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Self-hype

by Miriam

At our morning meeting today, we were chatting about query letters and how to help authors who contact us (and other agents) make the best first impression possible. As we’ve mentioned many times on this blog, crafting a successful query letter is by no means an exact science. In some instances we’re hard pressed to account for our decision to request one project over another based on the relative merits of their query letters. Sometimes, I think that the process of elimination is a better way of communicating what works. Maybe by telling you what elements of your query letter turn us agent types off you might avoid having your very worthy book rejected before it’s even seen.

One of the things that makes me (and others here) crazy is self-hype that’s hard to verify or quantify. If we can’t find that award or publication you mention on Google and we can’t track that bestselling novel on Bookscan or even find it on Amazon, it should definitely not find its way into your query letter. Eric, over at Pimp My Novel has a very useful post about when and how to mention awards and accomplishments when querying agents. On a personal note, I’d rather have you tell me something fascinating that you’ve done that’s in no way related to book publishing–e.g., you wrestle alligators as a hobby–but that makes me look at your letter twice than to read about obscure literary accomplishments, real or imagined.

7 Responses to Self-hype

  1. Donna Gambale says:

    Great advice. Janet Reid gave a query letter workshop this past weekend and said almost the exact same thing. And I still don't get why people lie/exaggerate… I mean, Google exists!

  2. Amanda J. says:

    Always good to hear what agents think and want! Thanks for the advice!

  3. Haste yee back ;-) says:

    Fantastic TRUE STORY… long time ago, fishing over a bed of spawning bluegill, I lost a fish due to a bad knot tie (my fault). So, I took another hook, same kind, gold long shank #10 out of the package, retied and baited, threw it out and caught the fish I'd just lost through the EYE of the previous lost gold long shank #10 hook!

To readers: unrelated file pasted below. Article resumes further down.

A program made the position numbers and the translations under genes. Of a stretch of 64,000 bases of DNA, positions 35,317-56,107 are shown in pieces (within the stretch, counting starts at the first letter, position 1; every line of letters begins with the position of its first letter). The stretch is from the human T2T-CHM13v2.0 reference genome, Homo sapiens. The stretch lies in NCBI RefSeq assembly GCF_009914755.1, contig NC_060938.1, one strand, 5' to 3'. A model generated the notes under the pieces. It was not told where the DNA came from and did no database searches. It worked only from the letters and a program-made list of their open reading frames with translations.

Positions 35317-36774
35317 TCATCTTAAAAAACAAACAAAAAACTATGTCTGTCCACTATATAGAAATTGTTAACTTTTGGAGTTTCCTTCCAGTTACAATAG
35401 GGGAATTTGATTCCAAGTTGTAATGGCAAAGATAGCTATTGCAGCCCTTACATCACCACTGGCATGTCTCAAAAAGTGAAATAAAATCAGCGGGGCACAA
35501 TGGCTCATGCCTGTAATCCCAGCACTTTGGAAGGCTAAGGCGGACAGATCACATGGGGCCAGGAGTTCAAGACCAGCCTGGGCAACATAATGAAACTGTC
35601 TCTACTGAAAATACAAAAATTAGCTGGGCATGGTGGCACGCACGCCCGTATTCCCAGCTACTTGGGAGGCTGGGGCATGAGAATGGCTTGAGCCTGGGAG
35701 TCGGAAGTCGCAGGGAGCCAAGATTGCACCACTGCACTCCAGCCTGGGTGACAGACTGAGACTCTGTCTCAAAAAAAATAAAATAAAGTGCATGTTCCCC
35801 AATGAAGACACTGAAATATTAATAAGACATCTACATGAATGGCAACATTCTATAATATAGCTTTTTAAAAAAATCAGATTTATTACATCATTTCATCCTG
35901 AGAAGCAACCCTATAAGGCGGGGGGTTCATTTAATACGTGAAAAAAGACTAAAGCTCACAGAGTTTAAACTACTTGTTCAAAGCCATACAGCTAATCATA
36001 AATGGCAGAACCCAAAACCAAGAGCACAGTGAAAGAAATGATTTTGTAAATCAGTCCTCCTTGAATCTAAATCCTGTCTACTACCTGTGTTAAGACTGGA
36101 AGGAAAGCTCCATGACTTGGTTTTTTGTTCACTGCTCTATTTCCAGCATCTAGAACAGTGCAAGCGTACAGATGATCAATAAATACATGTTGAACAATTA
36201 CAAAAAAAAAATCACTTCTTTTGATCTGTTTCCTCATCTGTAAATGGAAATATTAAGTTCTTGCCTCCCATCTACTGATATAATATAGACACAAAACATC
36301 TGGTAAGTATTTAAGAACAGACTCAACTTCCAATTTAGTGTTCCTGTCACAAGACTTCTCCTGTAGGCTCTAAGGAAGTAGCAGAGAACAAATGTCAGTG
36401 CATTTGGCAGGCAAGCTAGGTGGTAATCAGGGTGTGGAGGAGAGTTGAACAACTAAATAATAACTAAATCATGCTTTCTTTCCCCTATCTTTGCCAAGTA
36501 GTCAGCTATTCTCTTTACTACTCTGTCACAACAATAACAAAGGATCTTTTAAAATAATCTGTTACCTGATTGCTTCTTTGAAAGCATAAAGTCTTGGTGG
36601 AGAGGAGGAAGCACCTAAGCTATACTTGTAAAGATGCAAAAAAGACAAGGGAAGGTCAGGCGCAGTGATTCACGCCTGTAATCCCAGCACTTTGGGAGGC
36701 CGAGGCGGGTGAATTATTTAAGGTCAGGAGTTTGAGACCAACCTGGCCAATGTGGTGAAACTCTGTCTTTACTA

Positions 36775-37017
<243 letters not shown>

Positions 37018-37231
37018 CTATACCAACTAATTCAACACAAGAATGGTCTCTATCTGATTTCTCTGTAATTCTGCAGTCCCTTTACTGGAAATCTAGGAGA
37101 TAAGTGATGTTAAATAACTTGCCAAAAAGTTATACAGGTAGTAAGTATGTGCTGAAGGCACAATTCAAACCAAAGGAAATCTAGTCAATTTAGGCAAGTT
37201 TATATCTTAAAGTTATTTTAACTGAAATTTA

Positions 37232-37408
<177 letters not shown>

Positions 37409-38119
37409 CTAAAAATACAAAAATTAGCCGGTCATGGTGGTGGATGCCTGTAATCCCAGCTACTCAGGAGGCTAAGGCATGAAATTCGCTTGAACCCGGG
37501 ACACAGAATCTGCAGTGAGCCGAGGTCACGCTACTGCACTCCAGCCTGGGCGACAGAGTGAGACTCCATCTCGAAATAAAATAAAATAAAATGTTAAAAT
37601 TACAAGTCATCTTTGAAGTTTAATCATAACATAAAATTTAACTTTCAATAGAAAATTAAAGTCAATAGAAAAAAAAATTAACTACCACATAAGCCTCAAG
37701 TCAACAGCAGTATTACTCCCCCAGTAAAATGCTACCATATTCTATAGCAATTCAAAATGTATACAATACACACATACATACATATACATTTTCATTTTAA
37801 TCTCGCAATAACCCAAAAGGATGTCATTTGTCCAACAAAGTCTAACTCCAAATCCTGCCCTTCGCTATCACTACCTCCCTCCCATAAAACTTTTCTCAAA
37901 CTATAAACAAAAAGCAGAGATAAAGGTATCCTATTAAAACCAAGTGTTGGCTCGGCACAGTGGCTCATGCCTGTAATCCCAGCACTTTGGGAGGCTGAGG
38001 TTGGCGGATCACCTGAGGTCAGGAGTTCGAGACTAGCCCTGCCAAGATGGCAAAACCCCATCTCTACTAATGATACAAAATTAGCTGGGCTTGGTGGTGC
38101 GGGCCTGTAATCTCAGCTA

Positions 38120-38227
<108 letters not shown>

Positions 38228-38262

NOW will you rep me?

    Haste yee back 😉

  4. Robert Kent, of Robertkent.net fame says:

    I recently beat Assassin’s Creed 2 on Xbox 360. Does that count as an interesting achievement unrelated to writing? Keep in mind; this is a particularly challenging video game. Not everyone can beat it, not even most people. Also, I have read all seven Harry Potter novels. Shall I expect your offer of representation within one hour or two? Sigh.

  5. D. Antone says:

    Great advice. I remember sitting down to write my first query. I struggled with what (if anything) I should say about myself. I had no awards or publications to speak of, so I wrote a sentence or two about the part of my life experience that inspired my novel. The novel is about a handicapped boy who escapes his wheelchair. I grew up with two handicapped brothers who were the inspiration for the book.

    What that something worth mentioning?

  6. DGLM says:

    Haste Yee Back and Robert, you should try sending a query and see what happens. D. Antone, yes, your mention of growing up with handicapped brothers would make me take a second look, especially because it ties in to the themes of the novel.

  7. Shannon says:

    Oh dear, now I'm nervous. My two writing credits include a short story publication in DRAGON magazine (when it was still a print publication)–I think this is a pretty well-known fantasy publication, but I published under my maiden name, so an agent trying to check up on my might not be able to find me in the archives. My other credit is a win in a short-story contest that does come up on Google, and some of the winners' names are even listed, but mine isn't. Are agents going to think I'm lying about these credits? Will my query be trashed? Thank you so much for your advice–nervous writers need to know!

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